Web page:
These Car Companies Offer Home Delivery in the US

car delivery

As Covid-19 forced everyone to stay at home and away from each other, car buyers are pushed to find ways to meet with their new vehicles. As the people now rely on having food and basic goods be delivered door to door, more and more car dealers in the US are now starting to do the same: deliver their customers' cars right to their doorstep. Roadshow by Cnet, a car news site, spoke with a number of automakers who are now offering car deliveries to their patrons.



Even before the Covid-19 outbreak, German luxury marque Audi had already been offering home vehicle service delivery. “Vehicle deliveries will continue as needed for customers,” Audi tells Roadshow. “The company recognizes transportation remains an essential service for its customers.”


Fiat Chrysler Automobiles just started their newest “Drive Forward” initiative, a service that was created due to the current pandemic.

A representative from FCA tells Roadshow about the whole process of the car buying and delivery. The process starts with a customer calling to “see” their vehicle of choice. A sales representative then connects with the customer to provide a live walk-around of the vehicle via livestream. At this point, the customer can also ask questions about the vehicle of choice. The respective dealer then accomplishes the paperwork over the internet. After all the necessary arrangements have been settles, the car will then be delivered to the customer.

FCA officials have also said that some dealers are now also offering pickup and drop off services for vehicles that need to be serviced.


Ford is one of the most proactive dealers taking part in the home delivery system. “Not only does Ford offer new vehicle home delivery, it’s rewarding dealers who take part in this activity,” writes Roadshow. A Ford representative tells Roadshow: “A majority of dealers in the US are now equipped to handle remote sales.” Dealers will transact with the customers online, and once the deal has been made, the company will then issue bonus payments to the dealership during March and April.

Ford’s luxury division, Lincoln, has also started the “Lincoln Showcase” at the start of April. Customers who want to avail a vehicle from the brand can request an appointment and a representative from Lincoln to provide a fully digital walkthrough of the vehicle. As of now, the walkthroughs are only available for two models: the Aviator and the Corsair.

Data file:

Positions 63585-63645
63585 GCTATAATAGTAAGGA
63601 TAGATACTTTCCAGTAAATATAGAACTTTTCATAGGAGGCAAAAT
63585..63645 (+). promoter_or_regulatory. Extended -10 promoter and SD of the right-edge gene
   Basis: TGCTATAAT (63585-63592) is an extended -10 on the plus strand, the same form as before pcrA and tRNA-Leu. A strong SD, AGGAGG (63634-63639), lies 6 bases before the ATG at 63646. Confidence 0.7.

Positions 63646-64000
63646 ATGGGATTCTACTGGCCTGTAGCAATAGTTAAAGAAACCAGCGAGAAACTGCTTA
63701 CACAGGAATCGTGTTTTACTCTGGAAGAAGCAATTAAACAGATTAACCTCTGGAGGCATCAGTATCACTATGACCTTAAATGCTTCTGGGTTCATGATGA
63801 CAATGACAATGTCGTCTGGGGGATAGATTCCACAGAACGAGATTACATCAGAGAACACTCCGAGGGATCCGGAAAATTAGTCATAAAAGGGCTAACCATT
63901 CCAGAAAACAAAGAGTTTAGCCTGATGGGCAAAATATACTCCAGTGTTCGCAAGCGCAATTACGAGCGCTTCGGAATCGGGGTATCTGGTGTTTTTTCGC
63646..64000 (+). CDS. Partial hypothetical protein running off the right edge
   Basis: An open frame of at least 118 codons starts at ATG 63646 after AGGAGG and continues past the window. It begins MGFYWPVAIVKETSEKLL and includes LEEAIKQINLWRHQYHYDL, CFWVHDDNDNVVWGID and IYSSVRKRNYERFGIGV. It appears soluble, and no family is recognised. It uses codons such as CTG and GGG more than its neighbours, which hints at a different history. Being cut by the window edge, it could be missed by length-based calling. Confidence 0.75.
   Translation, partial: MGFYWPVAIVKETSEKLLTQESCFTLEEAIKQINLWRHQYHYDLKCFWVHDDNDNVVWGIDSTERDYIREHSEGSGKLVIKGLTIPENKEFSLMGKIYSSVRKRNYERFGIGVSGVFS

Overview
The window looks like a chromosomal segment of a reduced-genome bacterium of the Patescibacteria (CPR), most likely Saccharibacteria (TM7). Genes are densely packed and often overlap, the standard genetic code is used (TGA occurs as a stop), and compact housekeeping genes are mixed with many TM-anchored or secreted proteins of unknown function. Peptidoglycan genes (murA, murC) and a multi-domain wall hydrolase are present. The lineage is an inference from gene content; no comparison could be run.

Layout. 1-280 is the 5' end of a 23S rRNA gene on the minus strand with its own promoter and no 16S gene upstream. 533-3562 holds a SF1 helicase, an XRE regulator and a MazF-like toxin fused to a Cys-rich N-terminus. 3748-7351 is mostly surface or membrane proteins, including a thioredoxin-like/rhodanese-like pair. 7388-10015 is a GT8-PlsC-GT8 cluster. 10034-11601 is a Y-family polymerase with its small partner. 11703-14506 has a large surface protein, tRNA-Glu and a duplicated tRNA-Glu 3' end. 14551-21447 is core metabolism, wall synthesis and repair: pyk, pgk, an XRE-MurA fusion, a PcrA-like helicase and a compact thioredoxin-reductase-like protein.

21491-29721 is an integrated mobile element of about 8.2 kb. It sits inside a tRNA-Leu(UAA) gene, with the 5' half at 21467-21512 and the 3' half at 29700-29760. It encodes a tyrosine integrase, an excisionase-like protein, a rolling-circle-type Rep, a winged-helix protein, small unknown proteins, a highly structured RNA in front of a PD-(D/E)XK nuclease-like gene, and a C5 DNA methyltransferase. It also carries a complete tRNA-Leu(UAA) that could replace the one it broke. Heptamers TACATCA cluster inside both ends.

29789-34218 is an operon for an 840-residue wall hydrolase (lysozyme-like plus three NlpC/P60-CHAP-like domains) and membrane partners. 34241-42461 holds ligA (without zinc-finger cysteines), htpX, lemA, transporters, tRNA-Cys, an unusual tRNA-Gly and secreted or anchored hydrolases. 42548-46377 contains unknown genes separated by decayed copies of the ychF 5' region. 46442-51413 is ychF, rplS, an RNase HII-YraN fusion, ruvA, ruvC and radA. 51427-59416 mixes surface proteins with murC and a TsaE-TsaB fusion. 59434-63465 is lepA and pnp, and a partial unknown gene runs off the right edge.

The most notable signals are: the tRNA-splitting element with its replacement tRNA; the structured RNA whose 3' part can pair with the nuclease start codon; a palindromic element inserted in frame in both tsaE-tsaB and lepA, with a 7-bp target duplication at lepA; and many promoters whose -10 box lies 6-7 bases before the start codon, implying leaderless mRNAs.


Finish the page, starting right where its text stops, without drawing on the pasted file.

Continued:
General Motors

Around six years prior, General Motors launched the “Shop, Click, Drive” program. Although it never really took off, GM’s innovative program roved to be ahead of its time as the company is now “reaping the benefits from its experiences today.”

The Shop, Click, Drive program allows GM’s customers to select a vehicle, fully customize it to their liking, and seal the dal through their local dealer’s website. Once everything has been finalized, the dealer then delivers the car to the customer’s front door.


Honda, along with its luxury group Acura, have already been running online shopping programs in some of their markets. However, as the Covid-19 pandemic continues to spread, the company “finds itself focusing on the new efforts,” Roadshow writes.

The brand has two online shopping programs: Shop Simple with Honda, and Acura Precision Purchase.

The two programs are available in their respective dealer’s websites, providing a one stop shop for customers to acquire their Honda/Acura vehicle. Customers will choose their desired car and locate it in their local dealer’s inventory. If they choose to proceed with the transaction, they will be presented with a total preliminary transaction cost and apply for financing. Honda/Acura can then provide a home delivery service.


Porsche has been offering digital sales since October of last year. Now, a total of 26 dealers now carry their cay buying services online. Once the customer finalizes the purchase of the desired vehicle, they will be given an option to have the car delivered at home.


Tesla has always relied on the internet for its sales. As they have no franchised dealer networks, the American company has always offered their lineup online. A Tesla representative tells Roadshow that the company is improving the “Tesla Direct Drop” program, and will soon be an entirely contact-less delivery experience.

The overall process is a bit unique. Tesla drops the car to the customer’s chosen location, with all the paperwork inside. After the customer finalizes everything, they will then exit the vehicle and inform the company where they want the car to be delivered. A representative then takes the car and the paperwork, and drops the car off at the final location, all without any direct interaction. This is made easier by the fact that Tesla cars don’t use any keys, so the owners can use the Tesla app on their phone to have full command of the vehicle.


However, some car companies like Mazda, Mercedes Benz, Nissan/Infiniti, Toyota/Lexus, and Subaru tells Roadshow that there are no company-wide procedures for home deliveries yet, but customers can try to contact their local dealers as protocols vary from location to location.


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